On a busy street in Berlin’s shabby-chic district of Kreuzberg, the gray and dirty pavement glistens with little brass cobblestones. Millions of these stones are embedded in sidewalks all over Europe. They commemorate the last address the city’s Jewish residents called home before the war.
Etched into each stone is the name of an individual, a date of deportation, the name of a concentration camp and, more often than not, a date of death.
But some stones are inscribed with the word ueberlebt, meaning “survived.” The name on one such stone is Margot Bendheim, the maiden name of Margot Friedlander. For the past three years, this stone is no longer a valid record of her most recent Berlin address — which lies across town.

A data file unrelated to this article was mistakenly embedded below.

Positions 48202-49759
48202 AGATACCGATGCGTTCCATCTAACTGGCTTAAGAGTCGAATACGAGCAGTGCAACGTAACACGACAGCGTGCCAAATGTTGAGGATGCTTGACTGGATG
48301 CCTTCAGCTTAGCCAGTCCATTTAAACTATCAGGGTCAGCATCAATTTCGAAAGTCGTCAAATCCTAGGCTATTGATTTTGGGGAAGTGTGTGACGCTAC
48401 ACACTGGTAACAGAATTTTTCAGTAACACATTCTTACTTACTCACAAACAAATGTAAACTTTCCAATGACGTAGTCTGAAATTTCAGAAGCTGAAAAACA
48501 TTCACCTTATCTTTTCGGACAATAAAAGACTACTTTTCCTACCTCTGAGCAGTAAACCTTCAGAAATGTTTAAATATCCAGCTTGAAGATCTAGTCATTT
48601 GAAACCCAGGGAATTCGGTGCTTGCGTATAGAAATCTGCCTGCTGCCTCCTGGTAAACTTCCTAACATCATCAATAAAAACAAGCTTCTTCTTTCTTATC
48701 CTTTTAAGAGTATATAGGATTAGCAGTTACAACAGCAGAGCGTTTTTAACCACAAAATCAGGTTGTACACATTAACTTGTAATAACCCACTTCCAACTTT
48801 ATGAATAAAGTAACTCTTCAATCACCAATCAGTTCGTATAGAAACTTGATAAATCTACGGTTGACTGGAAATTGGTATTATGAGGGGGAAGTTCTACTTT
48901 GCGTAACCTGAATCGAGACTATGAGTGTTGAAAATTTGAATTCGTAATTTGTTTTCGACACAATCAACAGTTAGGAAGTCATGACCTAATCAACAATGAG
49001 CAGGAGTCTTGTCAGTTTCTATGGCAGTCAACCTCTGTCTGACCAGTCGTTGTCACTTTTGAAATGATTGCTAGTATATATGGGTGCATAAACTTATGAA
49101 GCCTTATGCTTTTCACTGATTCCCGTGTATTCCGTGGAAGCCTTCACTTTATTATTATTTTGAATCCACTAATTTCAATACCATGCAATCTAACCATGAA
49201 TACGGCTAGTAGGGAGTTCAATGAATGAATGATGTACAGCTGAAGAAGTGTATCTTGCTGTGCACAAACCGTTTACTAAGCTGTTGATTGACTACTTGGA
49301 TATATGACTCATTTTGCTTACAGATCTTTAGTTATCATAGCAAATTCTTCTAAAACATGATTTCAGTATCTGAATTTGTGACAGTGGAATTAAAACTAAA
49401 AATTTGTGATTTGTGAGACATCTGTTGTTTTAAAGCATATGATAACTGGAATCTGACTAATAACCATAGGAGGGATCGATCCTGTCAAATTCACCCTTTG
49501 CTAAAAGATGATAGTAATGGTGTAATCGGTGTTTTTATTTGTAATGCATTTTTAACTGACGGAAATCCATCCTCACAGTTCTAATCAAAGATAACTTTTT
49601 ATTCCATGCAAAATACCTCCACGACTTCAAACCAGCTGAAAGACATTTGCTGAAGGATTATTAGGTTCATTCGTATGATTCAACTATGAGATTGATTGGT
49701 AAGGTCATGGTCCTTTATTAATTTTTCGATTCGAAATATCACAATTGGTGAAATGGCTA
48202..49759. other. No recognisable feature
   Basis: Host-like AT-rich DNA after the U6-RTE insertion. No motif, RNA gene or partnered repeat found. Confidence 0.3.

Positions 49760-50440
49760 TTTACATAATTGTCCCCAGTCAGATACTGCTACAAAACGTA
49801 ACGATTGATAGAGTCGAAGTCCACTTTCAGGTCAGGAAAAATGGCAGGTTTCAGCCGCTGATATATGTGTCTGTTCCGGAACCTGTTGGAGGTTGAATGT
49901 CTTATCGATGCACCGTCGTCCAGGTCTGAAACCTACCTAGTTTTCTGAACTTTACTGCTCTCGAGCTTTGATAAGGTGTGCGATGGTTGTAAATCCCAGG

“As a survivor, I feel that I do something for the people who cannot speak for themselves anymore,” says Friedlander, who just turned 92.
After 64 years of exile in New York, Friedlander made the decision to return to her native Berlin for good. City officials welcomed her with open arms, and Friedlander was promptly given back her German citizenship.
“When I received my German citizenship, I said: ‘You expect me to say thank you for it? I will not do it. Because you only give me back what you took away from me,'” she says.
Read more at NPR: National Public Radio